AWS has been granted permission to build two data centers in Dublin.
AWS has been granted permission to demolish the existing former Ricoh building and construct two data center buildings – Data Centre A and Data Centre B – with a gross floor area of c. 12,875 sqm (138,500 sq ft) and c. 1,455 sqm (15,600 sq ft) respectively, on the 3.75-hectare site.
The same site was previously granted planning permission for a 9,250 sqm (99,500 sq ft) data center through Clonmont Development Ltd. in 2019 originally for T5 data centers for what would have been the company's first European facility. Permission for the project was delayed by Dublin City Council after it told the company earlier this year that it must provide "a large amount of additional literature" to prove that granting permission for the new facility in Clonshaugh ‘would not create an over-concentration of the facilities’ in the area.
Amazon is also planning to develop another two data center buildings on the Woodlands & Former Diamond Innovations Site nearby.
Despite the planning permission being granted, a de facto moratorium appears to be in operation since the turn of the year in Dublin after EirGrid said the grid in the capital was under strain, and no new data center applications are expected to be granted a grid connection before 2028. It’s unclear if Amazon had been previously granted a connection by EirGrid.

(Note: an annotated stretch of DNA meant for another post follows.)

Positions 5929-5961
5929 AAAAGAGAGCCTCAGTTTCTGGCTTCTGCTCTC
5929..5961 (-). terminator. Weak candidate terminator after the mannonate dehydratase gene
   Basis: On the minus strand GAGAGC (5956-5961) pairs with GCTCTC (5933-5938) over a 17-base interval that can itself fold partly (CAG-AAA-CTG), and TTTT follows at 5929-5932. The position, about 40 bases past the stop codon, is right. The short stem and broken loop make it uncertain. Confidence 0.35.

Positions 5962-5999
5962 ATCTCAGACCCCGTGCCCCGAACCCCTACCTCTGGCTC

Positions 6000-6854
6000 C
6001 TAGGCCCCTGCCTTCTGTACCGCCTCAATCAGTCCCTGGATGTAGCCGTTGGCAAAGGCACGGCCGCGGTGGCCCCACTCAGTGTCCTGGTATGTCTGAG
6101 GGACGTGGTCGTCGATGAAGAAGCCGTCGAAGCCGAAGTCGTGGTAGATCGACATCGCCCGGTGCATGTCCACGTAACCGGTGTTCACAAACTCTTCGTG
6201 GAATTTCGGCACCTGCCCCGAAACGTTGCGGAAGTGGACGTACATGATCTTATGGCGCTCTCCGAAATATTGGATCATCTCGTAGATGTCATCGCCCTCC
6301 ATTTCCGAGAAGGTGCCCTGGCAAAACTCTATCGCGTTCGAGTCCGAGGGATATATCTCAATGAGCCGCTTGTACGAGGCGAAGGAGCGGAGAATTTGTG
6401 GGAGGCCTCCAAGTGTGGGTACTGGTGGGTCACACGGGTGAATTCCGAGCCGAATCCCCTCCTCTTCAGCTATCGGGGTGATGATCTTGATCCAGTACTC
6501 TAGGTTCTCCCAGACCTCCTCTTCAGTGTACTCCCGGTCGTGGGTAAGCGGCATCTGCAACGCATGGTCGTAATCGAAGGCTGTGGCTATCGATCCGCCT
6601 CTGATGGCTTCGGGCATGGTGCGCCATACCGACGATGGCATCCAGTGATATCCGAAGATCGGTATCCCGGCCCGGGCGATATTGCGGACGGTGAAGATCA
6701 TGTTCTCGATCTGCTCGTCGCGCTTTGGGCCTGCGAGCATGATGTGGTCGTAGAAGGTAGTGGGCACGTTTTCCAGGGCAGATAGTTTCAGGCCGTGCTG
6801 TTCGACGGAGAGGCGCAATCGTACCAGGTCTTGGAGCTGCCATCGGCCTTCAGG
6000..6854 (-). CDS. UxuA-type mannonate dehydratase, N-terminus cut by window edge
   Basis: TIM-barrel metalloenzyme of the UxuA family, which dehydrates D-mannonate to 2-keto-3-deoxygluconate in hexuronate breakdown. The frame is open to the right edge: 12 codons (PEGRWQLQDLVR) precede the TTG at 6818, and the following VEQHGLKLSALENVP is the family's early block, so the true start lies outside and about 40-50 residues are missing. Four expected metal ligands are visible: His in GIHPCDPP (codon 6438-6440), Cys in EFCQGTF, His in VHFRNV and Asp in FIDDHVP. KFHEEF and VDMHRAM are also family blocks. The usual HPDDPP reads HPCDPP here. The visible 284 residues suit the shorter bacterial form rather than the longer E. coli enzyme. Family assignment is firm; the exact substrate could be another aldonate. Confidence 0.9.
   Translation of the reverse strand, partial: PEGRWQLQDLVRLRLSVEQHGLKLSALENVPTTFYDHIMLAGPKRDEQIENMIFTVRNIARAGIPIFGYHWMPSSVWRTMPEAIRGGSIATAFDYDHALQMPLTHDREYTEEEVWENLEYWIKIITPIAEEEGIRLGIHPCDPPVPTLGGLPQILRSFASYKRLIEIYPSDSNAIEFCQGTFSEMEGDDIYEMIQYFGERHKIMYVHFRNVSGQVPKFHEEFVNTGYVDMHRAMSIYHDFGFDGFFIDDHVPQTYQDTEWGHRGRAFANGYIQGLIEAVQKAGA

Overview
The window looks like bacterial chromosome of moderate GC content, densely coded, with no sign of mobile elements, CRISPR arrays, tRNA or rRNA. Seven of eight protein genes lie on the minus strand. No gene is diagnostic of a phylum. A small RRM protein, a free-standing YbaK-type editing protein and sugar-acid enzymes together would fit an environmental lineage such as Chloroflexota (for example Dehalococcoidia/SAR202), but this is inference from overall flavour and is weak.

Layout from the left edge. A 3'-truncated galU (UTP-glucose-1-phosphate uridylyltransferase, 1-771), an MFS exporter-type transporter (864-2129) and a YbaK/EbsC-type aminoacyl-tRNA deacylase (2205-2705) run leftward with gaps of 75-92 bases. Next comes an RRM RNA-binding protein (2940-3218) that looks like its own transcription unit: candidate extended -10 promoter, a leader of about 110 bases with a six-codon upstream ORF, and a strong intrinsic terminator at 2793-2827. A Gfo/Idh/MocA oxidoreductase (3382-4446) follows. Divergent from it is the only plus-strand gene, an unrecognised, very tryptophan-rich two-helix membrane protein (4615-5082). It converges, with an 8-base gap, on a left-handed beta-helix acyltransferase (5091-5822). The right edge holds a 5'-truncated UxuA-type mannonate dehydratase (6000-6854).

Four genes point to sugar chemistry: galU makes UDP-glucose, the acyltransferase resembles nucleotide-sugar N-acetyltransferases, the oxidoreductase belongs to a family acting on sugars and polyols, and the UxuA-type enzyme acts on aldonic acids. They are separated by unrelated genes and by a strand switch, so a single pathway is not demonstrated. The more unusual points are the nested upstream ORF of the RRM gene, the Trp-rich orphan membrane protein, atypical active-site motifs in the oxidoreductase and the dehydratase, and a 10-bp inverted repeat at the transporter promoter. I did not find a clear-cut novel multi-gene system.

Interxion (Digital Realty) paused plans for expansion in the area as a result, while Dataplex recently entered voluntary liquidation after EirGrid denied power contracts at two data center sites. Applications previously granted a connection before the ban came into force, estimated to be more than 1GW of developments, are still set to be built and connected.
Amazon told council planners that its new 115MW wind farm project in Galway which became operational this year would support the company’s data centers in the Republic and add to its existing wind farm projects in Cork and Donegal.
The T5 proposal apparently went nowhere. A US wholesale colocation provider, T5 had international expansion plans, including a campus in Cork. These seem to have all been shelved, after investors IPI split T5 in two, with part going to form Stack Infrastructure, a global wholesale data center builder, with projects round the world. Since the division, T5 has stuck to US locations